Bullying Story: Mitt Romney’s Macaca Moment?

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Mitt Romney debateGeorge Allen MacacaAs Lowell detailed with in his book Netroots Rising with Nate Wilcox, George Allen's macaca moment wasn't just about one use of a bullying racial slur - it fit a pattern of mean-spirited, racially questionable behavior by Allen. The polls didn't move right away, but kept moving steadily as Allen's bungled, ever-changing attempts at explanation prompted voters to ask themselves again and again, "Do we really know George Allen?"

As Josh Marshall writes at TalkingPointsMemo today, the Mitt Romney bullying episode may prompt a similar re-examination of Romney's moral character:

High school for a 65-year-old is a long time ago. I'm 43 and it seems like a long time ago. I was a different person in many ways. What strikes me most about this story is Romney's intense equivocation. First he didn't remember the incidents. Then he apologized to anyone who was offended but without saying he remembered anything specific. Then he said that he definitely didn't know or think the kid they attacked was gay, even though he apparently didn't remember the attack.

None of that really adds up. And I think this is long enough ago that if Romney just came clean and said it was almost 50 years ago and he regrets it that would be sufficient for most people.

If Romney had immediately copped to the episode & apologized, it could've been a chance to show newfound compassion & personal growth. Instead, after getting testy again just yesterday and with his clueless campaign directing reporters to former classmates who actually confirm the bullying, Romney's prickly flim-flamming non-apologies are reinforcing everyone's worst impressions of him - a dishonest, untrustworthy jerk.

UPDATE by Lowell: TPM reports that "Mitt Romney clashed with a state commission tasked with helping LGBT youth at risk for bullying and suicide throughout his term as Massachusetts governor over funding and its participation in a pride parade. He eventually abolished the group altogether." So, how has this guy changed since high school, exactly?  

Ben Tribbett on Obama’s Majority and the Senate Race

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The numbers reported for President Obama in Virginia earlier today are not a harbinger for a Kaine victory. That is obvious from the poll. Last month, Ben Tribbett examined some of the changes in the electorate and how those will affect the down ticket races in 2012.

Earlier today, I commented that the electorate's memory fades dramatically over the span of six months. Lowell pointed out that if the public is reminded about it constantly, with a barrage of advertising, it is like it happened yesterday. However, I recalled Ben's comments (toward the end of this video) about bringing up the macaca incident recently at a college Democrats chapter. Over half the audience, he said, had no idea what it was.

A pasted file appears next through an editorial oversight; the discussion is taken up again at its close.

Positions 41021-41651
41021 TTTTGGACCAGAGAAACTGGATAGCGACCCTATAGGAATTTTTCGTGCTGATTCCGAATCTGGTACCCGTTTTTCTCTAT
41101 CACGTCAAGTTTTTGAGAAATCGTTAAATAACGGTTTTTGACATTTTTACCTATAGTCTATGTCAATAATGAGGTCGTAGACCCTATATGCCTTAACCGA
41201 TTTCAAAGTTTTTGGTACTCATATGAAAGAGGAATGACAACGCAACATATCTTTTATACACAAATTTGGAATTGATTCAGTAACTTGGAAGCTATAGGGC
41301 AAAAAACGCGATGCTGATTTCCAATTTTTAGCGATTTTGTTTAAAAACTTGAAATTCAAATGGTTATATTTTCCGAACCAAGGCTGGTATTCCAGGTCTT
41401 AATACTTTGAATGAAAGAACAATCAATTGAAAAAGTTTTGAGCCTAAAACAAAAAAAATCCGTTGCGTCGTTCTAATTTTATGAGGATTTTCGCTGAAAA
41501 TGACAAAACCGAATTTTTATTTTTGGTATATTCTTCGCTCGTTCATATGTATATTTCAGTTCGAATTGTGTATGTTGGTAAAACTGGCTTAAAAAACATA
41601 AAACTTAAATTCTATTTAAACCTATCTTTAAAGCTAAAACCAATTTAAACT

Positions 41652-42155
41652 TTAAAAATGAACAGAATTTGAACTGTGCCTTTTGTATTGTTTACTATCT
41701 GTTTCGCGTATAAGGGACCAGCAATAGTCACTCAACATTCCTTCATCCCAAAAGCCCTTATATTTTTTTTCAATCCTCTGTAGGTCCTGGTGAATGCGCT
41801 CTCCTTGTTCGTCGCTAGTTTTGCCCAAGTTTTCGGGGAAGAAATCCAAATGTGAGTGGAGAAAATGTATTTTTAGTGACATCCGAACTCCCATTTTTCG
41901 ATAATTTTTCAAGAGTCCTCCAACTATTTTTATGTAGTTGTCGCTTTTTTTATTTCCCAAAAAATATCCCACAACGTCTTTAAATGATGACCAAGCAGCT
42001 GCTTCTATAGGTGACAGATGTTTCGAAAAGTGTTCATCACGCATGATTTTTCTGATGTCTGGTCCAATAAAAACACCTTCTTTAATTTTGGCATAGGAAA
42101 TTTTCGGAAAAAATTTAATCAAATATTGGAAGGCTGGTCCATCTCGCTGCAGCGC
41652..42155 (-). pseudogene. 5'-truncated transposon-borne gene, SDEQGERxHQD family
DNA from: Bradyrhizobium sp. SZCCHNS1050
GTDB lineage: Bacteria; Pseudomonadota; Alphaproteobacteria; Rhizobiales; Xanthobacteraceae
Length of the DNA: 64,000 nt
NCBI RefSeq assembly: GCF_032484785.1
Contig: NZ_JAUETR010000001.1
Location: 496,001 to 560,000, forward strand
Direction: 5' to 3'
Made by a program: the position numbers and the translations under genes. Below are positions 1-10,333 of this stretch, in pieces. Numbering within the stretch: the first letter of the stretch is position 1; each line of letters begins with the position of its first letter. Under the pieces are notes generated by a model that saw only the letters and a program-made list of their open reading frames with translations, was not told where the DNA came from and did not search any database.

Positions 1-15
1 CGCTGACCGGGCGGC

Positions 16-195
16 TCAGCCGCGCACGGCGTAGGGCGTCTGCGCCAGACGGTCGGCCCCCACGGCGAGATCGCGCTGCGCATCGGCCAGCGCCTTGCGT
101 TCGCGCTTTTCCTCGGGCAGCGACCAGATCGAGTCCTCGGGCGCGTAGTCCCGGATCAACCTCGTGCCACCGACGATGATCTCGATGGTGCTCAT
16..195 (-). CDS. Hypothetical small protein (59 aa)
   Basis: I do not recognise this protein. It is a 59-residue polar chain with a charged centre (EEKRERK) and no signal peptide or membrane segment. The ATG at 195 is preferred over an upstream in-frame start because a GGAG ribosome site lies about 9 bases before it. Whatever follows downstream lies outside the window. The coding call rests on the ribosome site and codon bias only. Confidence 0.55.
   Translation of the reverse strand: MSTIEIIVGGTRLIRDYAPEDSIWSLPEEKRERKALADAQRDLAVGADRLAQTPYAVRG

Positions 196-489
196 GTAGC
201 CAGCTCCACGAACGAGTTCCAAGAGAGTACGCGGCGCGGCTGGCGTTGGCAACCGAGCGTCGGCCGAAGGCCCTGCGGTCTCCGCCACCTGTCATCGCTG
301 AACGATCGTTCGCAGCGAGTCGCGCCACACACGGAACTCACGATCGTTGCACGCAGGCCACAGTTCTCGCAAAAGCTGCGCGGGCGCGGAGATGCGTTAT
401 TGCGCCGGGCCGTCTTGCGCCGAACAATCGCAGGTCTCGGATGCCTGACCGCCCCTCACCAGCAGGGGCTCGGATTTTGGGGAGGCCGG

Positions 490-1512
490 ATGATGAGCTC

"People who don't know all that information, don't have all that history, are very vulnerable to cross-over." - Ben Tribbett

After looking at the numbers and considering Ben's analysis, Lowell's observation that the Republicans are doing Kaine a favor with their attempts to hang Obama around his neck is insightful. The President is far from an albatross.

Tim Kaine’s Focus on Military and Veterans Affairs

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Often, when politicians parade out military and veterans, it is uninformed pandering. Active duty members have served as shields to buffer misbegotten strategy for a decade. Veterans are useful symbols adorning campaign literature and appearances. But Governor Kaine's Norfolk veterans' round-table was a very welcome departure from the norm.

Kaine told the group he was there to "get up to speed for the job that he hopes to have come January." Looking forward, he hopes to pick up Jim Webb's military and veterans portfolio when he enters the Senate and provide continuity to the efforts of predecessors John Warner and Webb. Mark Warner, who will be the senior Senator from Virginia has his own set of interests on the commerce and banking side. So, Kaine believes he can build upon his experience as the state executive by hearing from veterans about Federal issues facing the military and veterans.

Though Kaine did not serve in the military, as Governor during two active wars his role as Commander in Chief of the Guard became a significant part of the job including trips to the theater and, sadly, attending too many funerals. This led to a passion for the issues involving the guard, reserves, veterans, and military families. While he had no role in making the conditions of war any better he did work with the legislature to make Virginia a better place for those affected by the wars. One of the only parts of Virginia government that grew during his term as governor was the Department of Veterans Services. One other aspect of his life that stokes the passion for these issues is the fact that his son will graduate from college this semester and be commissioned as an officer in the Marine Corps.  

George Allen’s Haunting Past